Work in the living
environment/biology laboratory requires some knowledge about
and the ability to use several pieces of specific scientific
apparatus. Some of these tools include the
compound microscope for looking at microscopic specimens
and the dissection microscope for looking at three
dimensional specimens larger than the naked eye. More
specialized laboratory techniques include that of gel
electrophoresis and paper chromatography.
Measurements of mass, volume, and length
are commonly required in lab.
The triple beam balance
and graduated cylinder are other commonly used pieces of
equipment for determining mass and volume
respectively. Various types of rulers may be employed to
provide measurements of length depending upon the specimen
being studied or observation being made.
the Light Microscope
- eyepiece or ocular
- body tube
- fine adjustment
- high power
- low power
- mirror (many
microscopes have a light instead)
- coarse adjustment
- stage clip
- inclination joint
Functions of the Light Microscope Parts
eyepiece (ocular) - where you look through to see the
image of your specimen.
body tube-the long tube that holds the eyepiece and
connects it to the objectives (not labeled)
fine adjustment knob-small, round knob on the side of
the microscope used to fine tune the focus of your specimen
after using the coarse adjustment knob
nosepiece-the rotating part of the microscope at the
bottom of the body tube; it holds the objectives
high power objective -- used for high power
magnification of the specimen (the longer objective lens)
low power objective -- used for low power magnification
of the specimen
diaphragm-controls the amount of light going through to
light or mirror-source of light usually found near the
base of the microscope; makes the specimen easier to see
base-supports the microscope
coarse adjustment knob -- used for focusing on low
arm-part of the microscope that is grasped when one
carries the microscope
clips-shiny, clips on top of the stage which hold the
slide in place
(The specimen is placed on the stage for viewing.)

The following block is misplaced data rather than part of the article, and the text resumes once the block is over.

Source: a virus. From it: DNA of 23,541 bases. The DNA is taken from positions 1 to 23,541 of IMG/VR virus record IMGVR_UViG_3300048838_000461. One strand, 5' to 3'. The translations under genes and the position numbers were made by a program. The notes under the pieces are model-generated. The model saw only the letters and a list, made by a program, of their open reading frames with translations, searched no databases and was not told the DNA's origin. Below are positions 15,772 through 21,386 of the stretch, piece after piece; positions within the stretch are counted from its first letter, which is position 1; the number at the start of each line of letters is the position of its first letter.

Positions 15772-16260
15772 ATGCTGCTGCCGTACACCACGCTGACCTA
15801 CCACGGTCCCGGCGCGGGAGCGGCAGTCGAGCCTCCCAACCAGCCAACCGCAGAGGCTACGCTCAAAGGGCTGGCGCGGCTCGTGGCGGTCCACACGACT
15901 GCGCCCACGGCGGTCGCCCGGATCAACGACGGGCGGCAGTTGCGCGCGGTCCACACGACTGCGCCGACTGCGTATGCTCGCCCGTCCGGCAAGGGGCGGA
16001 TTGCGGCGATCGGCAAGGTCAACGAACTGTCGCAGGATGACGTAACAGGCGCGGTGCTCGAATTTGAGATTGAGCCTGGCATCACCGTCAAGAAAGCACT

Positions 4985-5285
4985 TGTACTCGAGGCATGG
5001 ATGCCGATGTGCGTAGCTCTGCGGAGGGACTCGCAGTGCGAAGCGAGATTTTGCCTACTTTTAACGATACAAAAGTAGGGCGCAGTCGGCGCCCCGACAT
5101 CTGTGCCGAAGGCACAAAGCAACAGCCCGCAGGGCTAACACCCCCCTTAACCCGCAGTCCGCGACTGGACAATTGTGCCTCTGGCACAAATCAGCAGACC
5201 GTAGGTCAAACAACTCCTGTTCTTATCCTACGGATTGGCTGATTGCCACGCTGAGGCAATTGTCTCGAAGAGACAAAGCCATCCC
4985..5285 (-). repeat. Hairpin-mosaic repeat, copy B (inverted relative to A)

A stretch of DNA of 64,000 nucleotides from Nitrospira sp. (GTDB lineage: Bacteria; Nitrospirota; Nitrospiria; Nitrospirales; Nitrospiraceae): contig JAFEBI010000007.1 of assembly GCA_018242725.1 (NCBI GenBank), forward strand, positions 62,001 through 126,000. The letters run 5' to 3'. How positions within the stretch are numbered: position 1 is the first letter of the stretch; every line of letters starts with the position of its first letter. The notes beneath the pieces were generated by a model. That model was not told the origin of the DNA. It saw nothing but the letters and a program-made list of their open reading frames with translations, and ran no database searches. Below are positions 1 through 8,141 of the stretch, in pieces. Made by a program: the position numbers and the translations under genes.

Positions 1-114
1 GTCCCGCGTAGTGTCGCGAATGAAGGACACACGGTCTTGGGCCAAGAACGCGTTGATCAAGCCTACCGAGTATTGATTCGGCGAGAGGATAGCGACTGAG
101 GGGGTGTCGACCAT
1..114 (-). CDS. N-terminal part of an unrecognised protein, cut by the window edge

inclination joint -is used to tilt the microscope
Microscope Usage Rules
- Always carry the microscope
with two hands - one on the arm and one underneath the
base of the microscope. Hold it up so that it does not hit
- Do not touch the lenses. If
they are dirty, ask the teacher for special lens paper or
ask your teacher to clean the lenses for you.
- Never use the course adjustment
knob on high power. The lens is closer to the stage making
it easier to break a slide or the lens itself.
Notify teacher if a slide or
cover slip breaks. Students should not handle broken glass.
- If using a microscope with a light,
turn off light when not in use
6. Always clean slides and
microscope when finished. Store microscope set on the
lowest power objective with the nosepiece turned down to its
lowest position (using the coarse adjustment knob). Cover
microscope with dust cover and return it to storage as
directed by your teacher.
Points About the Compound Microscope
1. Always begin focusing on the
lowest possible power. Remember to center the specimen you are
observing in the field of view before switching to a higher
power. Make certain that you move the objectives away from the
specimen when focusing so their is no collision between the
objective being used and the slide/cover slip which may damage
the objective lens.
2. As you switch from low to high power, the field of view
becomes darker. To deal with this the diaphragm needs to be
opened to allow in more light. (Frequently on low power the
diaphragm needs to be partially closed as it is too bright.)
3. As you switch from low to high power the field of view
Images viewed under the
light microscope are reversed (backward) and
inverted (upside down). This is a compound light
microscope view of the letter F placed on a slide in its
Paper chromatography is a procedure used to separate
substances in a mixture. In the Living Environment/Biology
lab, this mixture is usually a solution of liquid plant
pigments containing different kinds of chlorophylls and other